We all have a lot of things to think about these days, but race relations is again one of the leading issues in our society. I suggest that we give some thought to reparations. A short definition of reparation is “the act of making amends for a wrong.” The wrong, of course, is slavery. But why should I or you feel that they have to make amends over 150 years after the end of the Civil War?

I grew up in a middle class family of eight in Baraboo. I went to college and made my life as a lawyer and judge in Janesville. But where did I really come from?

My father, Richard Bates, was born in Alabama. His great-grandfather was Anderson C. Bates. The 1850 census showed Anderson owned a 12-year-old boy as a slave. Anderson’s father Balum was a planter with nine slaves. Anderson Bates died serving in the Confederate Army in 1863. So my great-grandfather was a slave-owning traitor to our country.

My father’s family continued to live in Alabama through Reconstruction, the Jim Crow era and the Civil Rights era. I have no doubt they were part of the caste system that kept white people at the top of the social pyramid of the South. In the 1950s, I visited my relatives in Alabama. I swam in a white-only pool and drank from a white-only drinking fountain. My relatives’ needs were met daily by “the help.”

My father married my mother Joyce in Cincinnati after World War II, and they came north for Dad to attend the University of Wisconsin. Dad then became a teacher in Baraboo. My parents were part of the great post-war boom where veterans could use the G.I. Bill to get an education and buy a home. But remember that “Jim Crow” laws were still in effect and Black people, including Black veterans, could not buy homes in most subdivisions with racial restrictions. They could not obtain mortgage loans at most banks or obtain work as easily as their white counterparts. As late as the 1970s, many cities had “sundown laws” that said non-whites had to be out of town by sundown.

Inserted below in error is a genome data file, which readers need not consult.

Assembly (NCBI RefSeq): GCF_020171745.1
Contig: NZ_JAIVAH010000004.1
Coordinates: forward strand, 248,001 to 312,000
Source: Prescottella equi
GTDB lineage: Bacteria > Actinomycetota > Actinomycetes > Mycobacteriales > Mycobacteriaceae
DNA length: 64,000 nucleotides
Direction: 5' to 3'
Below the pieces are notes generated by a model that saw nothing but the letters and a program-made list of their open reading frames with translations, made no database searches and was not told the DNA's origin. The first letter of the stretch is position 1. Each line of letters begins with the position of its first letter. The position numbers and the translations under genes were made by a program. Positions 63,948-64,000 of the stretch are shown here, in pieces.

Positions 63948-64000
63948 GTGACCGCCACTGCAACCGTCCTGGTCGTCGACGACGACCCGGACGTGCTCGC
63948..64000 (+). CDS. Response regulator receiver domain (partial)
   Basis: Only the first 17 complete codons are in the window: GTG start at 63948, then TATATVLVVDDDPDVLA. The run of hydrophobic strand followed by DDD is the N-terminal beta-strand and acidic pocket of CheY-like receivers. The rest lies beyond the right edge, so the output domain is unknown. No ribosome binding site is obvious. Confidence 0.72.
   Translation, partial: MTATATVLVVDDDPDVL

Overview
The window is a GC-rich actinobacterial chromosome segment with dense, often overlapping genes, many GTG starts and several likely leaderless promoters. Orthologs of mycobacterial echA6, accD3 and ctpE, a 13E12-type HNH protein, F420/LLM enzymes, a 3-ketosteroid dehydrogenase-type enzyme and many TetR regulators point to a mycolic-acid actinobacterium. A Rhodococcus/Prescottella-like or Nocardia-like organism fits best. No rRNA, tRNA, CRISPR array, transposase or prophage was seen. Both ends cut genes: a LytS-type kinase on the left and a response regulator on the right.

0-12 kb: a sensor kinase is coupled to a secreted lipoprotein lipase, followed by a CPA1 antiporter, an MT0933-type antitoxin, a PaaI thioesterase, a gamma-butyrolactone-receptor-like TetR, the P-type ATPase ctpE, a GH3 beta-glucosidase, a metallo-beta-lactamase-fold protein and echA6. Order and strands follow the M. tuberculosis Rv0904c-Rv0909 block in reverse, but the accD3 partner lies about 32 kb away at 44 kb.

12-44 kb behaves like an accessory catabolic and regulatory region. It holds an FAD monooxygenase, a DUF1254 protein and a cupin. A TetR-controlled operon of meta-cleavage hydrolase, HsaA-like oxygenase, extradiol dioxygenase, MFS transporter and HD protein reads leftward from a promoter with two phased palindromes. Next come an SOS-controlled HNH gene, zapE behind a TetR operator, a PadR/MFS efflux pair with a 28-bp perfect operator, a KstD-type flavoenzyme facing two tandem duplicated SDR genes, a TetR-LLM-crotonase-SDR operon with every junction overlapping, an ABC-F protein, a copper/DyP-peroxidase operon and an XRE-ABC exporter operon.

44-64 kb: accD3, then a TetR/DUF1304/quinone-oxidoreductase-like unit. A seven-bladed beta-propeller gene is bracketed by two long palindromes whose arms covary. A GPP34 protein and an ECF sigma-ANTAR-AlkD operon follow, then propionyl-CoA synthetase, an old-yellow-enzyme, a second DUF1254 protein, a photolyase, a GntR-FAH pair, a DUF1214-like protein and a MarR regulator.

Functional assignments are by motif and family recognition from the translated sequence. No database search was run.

I was 18 in 1968. I went to college and had a student deferment from the draft. College students at that time were overwhelmingly white. The military in Vietnam was disproportionately Black. In 1968, the Supreme Court decision in Brown v. Board of Education that was supposed to desegregate schools in 1954 was largely ignored or circumvented in the South and big cities. Martin Luther King Jr. and Fred Hampton were assassinated that year. Now, more than 50 years later, race is still an issue as people debate “Black Lives Matter.”

Immigrants who arrived after the Civil War, like many of my mother’s German and Irish ancestors, suffered discrimination, but they were never slaves. They assimilated as quickly as possible into “white” American society taking their place above people of color in our American segregated social and economic system. Their history is well documented by Isabel Wilkerson in her 2020 book “Caste.”

Why should we consider reparations for descendants of slaves?

At first, it seems a bizarre concept to me. But the more I learned and the more I listened, I realized that we lucky white Americans attained our social and economic advantages and status at least in part on the backs of unpaid slave labor.

Conversely, descendants of slaves have suffered the disadvantages of the history of slavery and discrimination that continue to this day. The ability of individuals and families of color to accumulate wealth and political representation has been made more difficult by our society. Reparations would be a means of making amends to them for a wrong that began more than 400 years ago and lives on to this day.

Reparations are a difficult concept, but I ask you to think about it. Keep an open mind and listen to people who have had a different life experience. Perhaps our nation can reach a consensus and at last recognize the cost of our nation’s original sin, slavery.

R. Alan Bates was a longtime Janesville lawyer who was elected as a Rock County Court judge in 2004. He retired from the bench in 2018.


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